The battalion was the first to volunteer for foreign service by land as well as by sea. In 1824, the battalion became the first Indian Army unit to go out on sea voyage to fight the battle of Ava and Pegu in Burma. Having a strong conviction in the motto, Khushki - o - Tari meaning 'by land and sea' the officers and men of the unit showed their courage in many battles fought inside and outside India. The battalion won 31 battle honours which is the highest for any Army unit in the world. The first battle honour Sholinghur won in 1781. Subsequently, it won battle honours for the battles of Carnatic, Mysore and Maheidpoor. Prior to first World War, the unit won battle honours for the battles of Ava (1824), Pegu (1826), Burma (1824-26), China (1842) and Lucknow (1858).

The battalion fought the first world war in the European and Middle East countries. During the first World War, it won the battle honours for the battles of Loos, France Flanders, Helles, Krithia, Gallipoli, Suez Canal and Egypt in 1915; the battles of Defence Kut-el-Amara, Baghdad, Mesopotamia and NWFP (India) in 1917; the battles of Megiddo, Sharon, Nablus and Palestine in 1918 and the battle of Afghanistan in 1919.

During the second World War, the unit was sent to Burma where it won battle honours for the battles of Burma, Point 551 and Kangaw in 1945. In 1948, the battalion fought the battle of Naushera in Jammu and Kashmir and won its 31st battle of honour. The battalion has taken part in all wars fought by the Army, post- independence, besides taking part in counter-insurgency operations in Punjab and Jammu and Kashmir. The unit has participated in various operations like Kipper in 1948, Cactus Lily in 1971, Rakshak during 1990-1993, Vijay in 1999 and Parakram during 2001-2002.

First Guards was presented with the Colors by the then President, Dr S Radhakrishnan at Red Fort, New Delhi on September 26, 1962. It celebrated its bicentenary same year. The Colours were received by Capt (later Major General) Harkirat Singh.

In 1968, the battalion became the first infantry unit to take part in an exercise with Indian Navy after Independence. It became the first infantry battalion to be helilifted as an entire battalion group during counter-insurgency operations in Nagaland in 1969-70. The battalion pursued the enemy and fought major battles forcing the enemy to surrender. It eliminated a number of terrorists and made a record recovery of arms, ammunition and explosives from them. It assumed a mechanised infantry profile in 1994.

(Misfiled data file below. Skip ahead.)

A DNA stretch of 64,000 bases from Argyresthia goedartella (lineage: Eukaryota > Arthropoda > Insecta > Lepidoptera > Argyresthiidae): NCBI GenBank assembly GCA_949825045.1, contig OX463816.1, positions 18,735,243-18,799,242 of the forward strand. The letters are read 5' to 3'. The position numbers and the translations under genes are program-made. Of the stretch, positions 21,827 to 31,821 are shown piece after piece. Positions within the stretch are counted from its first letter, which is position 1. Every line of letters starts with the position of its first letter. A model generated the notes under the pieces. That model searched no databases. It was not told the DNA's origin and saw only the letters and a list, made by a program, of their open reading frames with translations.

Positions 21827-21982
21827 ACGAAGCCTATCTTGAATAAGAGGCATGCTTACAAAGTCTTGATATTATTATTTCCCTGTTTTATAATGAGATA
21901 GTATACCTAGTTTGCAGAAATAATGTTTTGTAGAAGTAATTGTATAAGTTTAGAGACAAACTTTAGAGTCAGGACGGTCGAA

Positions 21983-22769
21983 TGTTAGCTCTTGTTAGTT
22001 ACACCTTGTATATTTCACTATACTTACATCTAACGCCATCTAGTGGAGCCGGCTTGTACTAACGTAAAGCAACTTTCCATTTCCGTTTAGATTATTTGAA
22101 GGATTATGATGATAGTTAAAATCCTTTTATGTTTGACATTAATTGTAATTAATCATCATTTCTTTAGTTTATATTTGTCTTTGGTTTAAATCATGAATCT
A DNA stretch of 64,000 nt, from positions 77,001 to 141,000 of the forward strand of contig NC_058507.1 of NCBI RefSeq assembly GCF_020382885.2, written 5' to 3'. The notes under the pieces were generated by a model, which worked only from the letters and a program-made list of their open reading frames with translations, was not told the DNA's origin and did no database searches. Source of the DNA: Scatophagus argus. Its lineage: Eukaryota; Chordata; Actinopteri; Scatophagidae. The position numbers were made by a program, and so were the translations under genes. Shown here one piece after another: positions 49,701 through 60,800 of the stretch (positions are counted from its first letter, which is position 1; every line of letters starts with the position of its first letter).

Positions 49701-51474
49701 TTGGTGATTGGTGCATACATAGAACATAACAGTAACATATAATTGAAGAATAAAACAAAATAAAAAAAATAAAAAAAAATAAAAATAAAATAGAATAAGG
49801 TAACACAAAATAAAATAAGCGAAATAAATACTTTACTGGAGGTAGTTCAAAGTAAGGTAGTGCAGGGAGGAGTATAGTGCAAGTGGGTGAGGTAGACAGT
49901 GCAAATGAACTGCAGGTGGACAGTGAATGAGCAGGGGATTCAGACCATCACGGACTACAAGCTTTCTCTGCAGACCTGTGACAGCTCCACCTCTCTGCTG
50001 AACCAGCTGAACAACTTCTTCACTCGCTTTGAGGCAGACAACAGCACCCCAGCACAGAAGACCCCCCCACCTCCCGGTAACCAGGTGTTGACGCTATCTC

During its 242 years of service to the nation, the battalion also won many gallantry awards and medals in national and international sports. After Independence, it won one Ashok Chakra, one Kirti Chakra, two Shaurya Chakra, four Vir Chakra, 14 Sena Medals, five Vishisht Seva Medals, 23 Mentions-in-Despatches, 23 COAS Commendation Cards and 5 GOC-in Commendation Cards.

Sports occupied a special place in the activities of the battalion. The battalion has several sportsmen who have excelled in the international and national competitions. Notable amongst them are Sub Maj (Honorary Captain) Mehtab Singh (Olympian and Arjuna awardee), Sub BL Dhaka (Commonwealth Games gold medalist), Hav Balwant Singh and Hav Pretam Singh (both Asian Games participants). The unit is proud of its four international and 21 national level sportsmen. In the international arena, they brought laurels in boxing, shooting and athletics whereas at national level, they came up with flying colours in boxing, water polo, basketball, wrestling, athletics and handball.

When the battalion celebrated its raising day in 2004, a large number of serving and retired officers, JCOs, jawans and ladies including widows from various parts of India attended the celebrations, displaying a true regimental spirit. A glittering wreath-laying ceremony at the war memorial to pay homage to the men-in-uniform who sacrificed their lives while defending the motherland and the special sainik sammelan marked the occasion. While addressing the troops, the present Commandant, Col Dilip Sopori recalled the achievements of the battalion and asked all ranks to put their best. The occasion enabled the serving and retired soldiers of the unit to share their views and experiences.

15 Punjab (First Patiala)